Few barriers remain in jazz. Certainly not geographical or generational. Even genre does not present insurmountable obstacles. Were it needed, further confirmation arrives in the shape of a meeting between two distinctive stylists: American pianist Matthew Shipp and English saxophone iconoclast Evan Parker. Far from being their first encounter, the pair know each other well, having waxed Abbey Road Duos (Treader, 2007), collaborated during the saxophonist's October 2010 residency at the Stone in New York City, and appeared in duet at the 2011 Vision Festival. What's more piano/saxophone duets form a significant strand in the Shipp's discography (Rob Brown, Roscoe ...read more
Evan Parker, John Edwards, John Russell The VortexLondon November 21, 2013 Outside the Vortex a man turned to me and said, Well, I was expecting something, you know, a bit radical but nothing quite like this!" I knew just what he meant. We had just come outside for some air after the first half of improvised music played by Evan Parker (saxophones), John Edwards (bass) and John Russell (guitar) and I had to agree with the guy--I was expecting something radical but nothing quite like the sounds delivered by the trio inside. This ...read more
After twenty one recordings there may not be too much more to say about the superlative English threesome of saxophonist Evan Parker, bassist Barry Guy and drummer Paul Lytton. Some 30 years on since their debut Tracks (Incus, 1983), they converse in a language entirely of their own making, which relies on a staggering density of ideas, chops to burn and a preternatural responsiveness. Live At Maya Recordings Festival, captured at Winterthur, Switzerland in 2011 forms another top notch entry into an already distinguished discography.Nowadays operating as an occasional unit rather than a regular touring ensemble, they nonetheless ...read more
Love or hate it--digital technology has allowed for the reissue of long out- of-print LPs. Once only the province of collectors, Evan Parker's early solo saxophone LP recordings have been reissued as CDs on his Psi label for the past decade. The British saxophonist, a champion of the extended solo improvisation remains a vital voice today. These reissues shed light on his experimental and innovative sound.Indubitably, the next step in this process is to release unearthed concert recordings.This live disc is a first-class recording, captured at Western Front--a Canadian artist-run- center for contemporary art and new ...read more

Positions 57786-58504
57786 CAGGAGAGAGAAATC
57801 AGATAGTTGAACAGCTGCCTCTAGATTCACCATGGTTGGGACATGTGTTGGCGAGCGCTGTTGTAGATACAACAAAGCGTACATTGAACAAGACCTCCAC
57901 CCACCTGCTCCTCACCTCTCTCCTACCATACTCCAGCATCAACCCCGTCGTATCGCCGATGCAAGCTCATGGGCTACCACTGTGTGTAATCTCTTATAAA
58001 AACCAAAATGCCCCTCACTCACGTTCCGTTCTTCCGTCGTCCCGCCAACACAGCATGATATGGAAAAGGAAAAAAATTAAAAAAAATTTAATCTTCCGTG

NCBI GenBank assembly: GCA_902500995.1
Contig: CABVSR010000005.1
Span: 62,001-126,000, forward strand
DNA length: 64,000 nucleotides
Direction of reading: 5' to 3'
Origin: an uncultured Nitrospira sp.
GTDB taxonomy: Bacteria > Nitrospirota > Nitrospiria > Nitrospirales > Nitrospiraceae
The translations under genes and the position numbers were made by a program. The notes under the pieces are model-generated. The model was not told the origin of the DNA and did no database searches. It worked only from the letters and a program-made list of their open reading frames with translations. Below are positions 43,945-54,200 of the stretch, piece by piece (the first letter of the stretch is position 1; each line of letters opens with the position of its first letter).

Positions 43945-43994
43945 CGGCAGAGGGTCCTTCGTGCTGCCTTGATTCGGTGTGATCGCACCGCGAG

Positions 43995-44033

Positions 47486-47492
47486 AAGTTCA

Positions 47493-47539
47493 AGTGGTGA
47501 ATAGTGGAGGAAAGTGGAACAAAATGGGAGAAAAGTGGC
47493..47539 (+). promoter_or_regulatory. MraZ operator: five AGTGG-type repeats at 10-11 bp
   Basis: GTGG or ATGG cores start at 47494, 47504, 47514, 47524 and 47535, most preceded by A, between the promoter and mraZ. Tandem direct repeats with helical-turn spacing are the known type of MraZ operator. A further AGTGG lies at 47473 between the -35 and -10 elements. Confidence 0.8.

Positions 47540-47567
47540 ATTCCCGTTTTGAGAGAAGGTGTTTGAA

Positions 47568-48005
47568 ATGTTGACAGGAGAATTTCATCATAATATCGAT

Evan Parker Electroacoustic EnsembleHasseltPsi2012Although Evan Parker Electro-Acoustic Ensemble had recorded five albums for ECM since 1997, in 2009 saxophonist Parker's Psi label released SET under his own name; the album was effectively by the Electro-Acoustic Ensemble, sharing its personnel, instrumentation and working methods. At the time, it seemed as if it might have been released under Parker's name for contractual reasons. Now, with the release of Hasselt, the plot thickens; it is credited to Evan Parker Electroacoustic Ensemble (note the--significant?--absence of the hyphen and the capital A) and the personnel includes founder ...read more
Imagine for a moment that the average jazz enthusiast is similar to a competent swimmer: safe within the confines of their local pool they're comfortable, perhaps a little brash.Individual lanes silently determine your path whilst lifeguards monitor your tempo with their special brand of overprotective nonchalance. Even the reassuring sting of chlorine serves as a constant reminder, protection from the unpleasant, the random.Now pluck this unsuspecting musical metaphor from the familiar embrace of the community pool and cast it into the unpredictable seas of free improvisation. Once sustained by common devices, the swimmer is now buffeted ...read more
Why, you might ask, does Evan Parker perform free jazz in trio, a format more identified with rhythm-based jazz? The answer is quite evident on At Somewhere There, a 40-minute improvisational interaction with two new partners.This trio's rhythm is supplanted by energy, animation, and a certain verve; but then, Parker has been at this for many years. Beginning with late-1960s noisy free jazz, he has developed his own language of saxophone virtuosity that includes circular breathing and extended techniques, all creating a new vocabulary for the horn. His many interests include electro-acoustic ensembles, large formats, solo performances, and ...read more
Join our growing community ofwriters, musicians, visual artists and advocates.